George Lyon, a D.C. gun owner who has fought the city's restrictions on handguns, lives in Adams Morgan.
George Lyon has never been a victim of violent crime in D.C., but he does remember the case of Sharon Moskowitz, the 25-year-old who in 1997 was strangled and killed as she walked into her home on Biltmore Street in Adams Morgan, where Lyon has lived for over two decades.
“I wish she had had the means to protect her life," he says wistfully.
Lyon cites cases like these — random crimes that took the lives of innocent D.C. residents — when he talks about his longstanding advocacy for gun rights in a city that has long been hostile to them. To him, crime is a reality in the city, and letting only the bad guys carry the guns puts the good ones at greater risk.
"Anyone can be a victim of crime in the District. How am I to know whether when I walk out the door today whether I am going to be the victim of a crime, any more than when I drive down the street that I’m going to be involved in an automobile accident or if I am sitting here and the house catches on fire suddenly?" he asks.
"I think society is safer when the bad guys don’t know which good guys have the guns and which good guys don’t," he adds.
Gun laws turned on their head
Lyon, who is an attorney, is a member of the small club of D.C. gun rights activists who have challenged the city's restrictive gun laws over the years. In 2008, he was among the plaintiffs in the Supreme Court ruling that overturned the city's three-decade-old ban on handgun ownership. A year later, he joined two other residents in filing suit after their requests for permits to carry their handguns outside their homes were denied.
That case was decided in their favor just over a week ago, and during the narrow window between when the ruling came down and when a 90-day stay was granted, Lyon did what he had never done before: he put his handgun in a pocket holster and took it outside with him.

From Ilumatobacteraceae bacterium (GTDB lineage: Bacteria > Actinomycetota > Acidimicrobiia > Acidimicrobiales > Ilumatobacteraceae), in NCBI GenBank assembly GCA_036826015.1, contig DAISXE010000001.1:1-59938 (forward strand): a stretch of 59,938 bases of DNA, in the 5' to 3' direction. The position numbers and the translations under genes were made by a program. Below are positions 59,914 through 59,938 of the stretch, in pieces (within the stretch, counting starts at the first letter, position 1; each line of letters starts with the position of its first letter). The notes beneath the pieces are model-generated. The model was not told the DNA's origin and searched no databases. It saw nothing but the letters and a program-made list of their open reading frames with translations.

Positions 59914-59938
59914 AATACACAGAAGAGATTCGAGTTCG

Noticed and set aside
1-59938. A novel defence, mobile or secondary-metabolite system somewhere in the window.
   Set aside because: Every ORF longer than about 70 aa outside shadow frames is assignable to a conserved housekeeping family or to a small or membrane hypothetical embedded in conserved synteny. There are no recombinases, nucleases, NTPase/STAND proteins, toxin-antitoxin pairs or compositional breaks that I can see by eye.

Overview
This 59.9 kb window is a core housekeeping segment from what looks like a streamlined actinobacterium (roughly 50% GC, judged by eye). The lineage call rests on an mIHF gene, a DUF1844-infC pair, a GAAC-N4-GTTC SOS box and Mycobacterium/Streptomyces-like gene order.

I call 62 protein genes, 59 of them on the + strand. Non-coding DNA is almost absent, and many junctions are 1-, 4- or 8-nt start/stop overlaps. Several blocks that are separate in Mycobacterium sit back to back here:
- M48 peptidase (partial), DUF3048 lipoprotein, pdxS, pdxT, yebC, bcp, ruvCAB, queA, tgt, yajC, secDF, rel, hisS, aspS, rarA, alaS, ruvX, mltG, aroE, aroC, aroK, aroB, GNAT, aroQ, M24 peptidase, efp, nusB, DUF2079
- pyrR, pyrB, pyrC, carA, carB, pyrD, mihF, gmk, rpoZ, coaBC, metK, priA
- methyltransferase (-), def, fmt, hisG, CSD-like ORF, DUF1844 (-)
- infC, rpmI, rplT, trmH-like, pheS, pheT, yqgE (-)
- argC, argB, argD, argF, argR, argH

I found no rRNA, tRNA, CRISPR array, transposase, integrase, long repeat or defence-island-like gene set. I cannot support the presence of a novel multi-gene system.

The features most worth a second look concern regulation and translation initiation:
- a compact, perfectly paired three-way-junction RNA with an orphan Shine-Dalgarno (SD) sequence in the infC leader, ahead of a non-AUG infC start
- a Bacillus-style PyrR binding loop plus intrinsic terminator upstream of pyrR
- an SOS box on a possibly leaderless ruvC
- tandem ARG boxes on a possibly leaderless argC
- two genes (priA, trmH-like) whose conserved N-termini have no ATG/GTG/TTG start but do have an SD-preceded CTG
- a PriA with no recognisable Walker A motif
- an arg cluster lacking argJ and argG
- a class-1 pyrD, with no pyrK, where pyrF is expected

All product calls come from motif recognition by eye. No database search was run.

"One of my instructors… calls a firearm an emergency rescue tool, just like a fire extinguisher. You buy a fire extinguisher hoping you never have to use it, and my guns, I hope that I will never have to use them in a lethal force encounter," he says. Lyon owns a handgun, shotgun and rifle, and says he has one of the few legal AR-15s in the city.
Much like the 2008 Heller ruling, July's decision on the D.C.'s ban on carrying guns outside the home has upended the city's gun regulations and unnerved officials, who have yet to say whether they will appeal. Legislators are preparing for the possibility that they'll have to craft a bill allowing residents to carry guns once they return from their summer recess in September. Since 2008, over 3,000 handguns have been registered to residents in D.C.
D.C. Council member Tommy Wells (D-Ward 6), who chairs the Council's committee on the judiciary and public safety, thinks that the ruling was clear — and that he and his colleagues will have to pass a bill allowing some carry rights.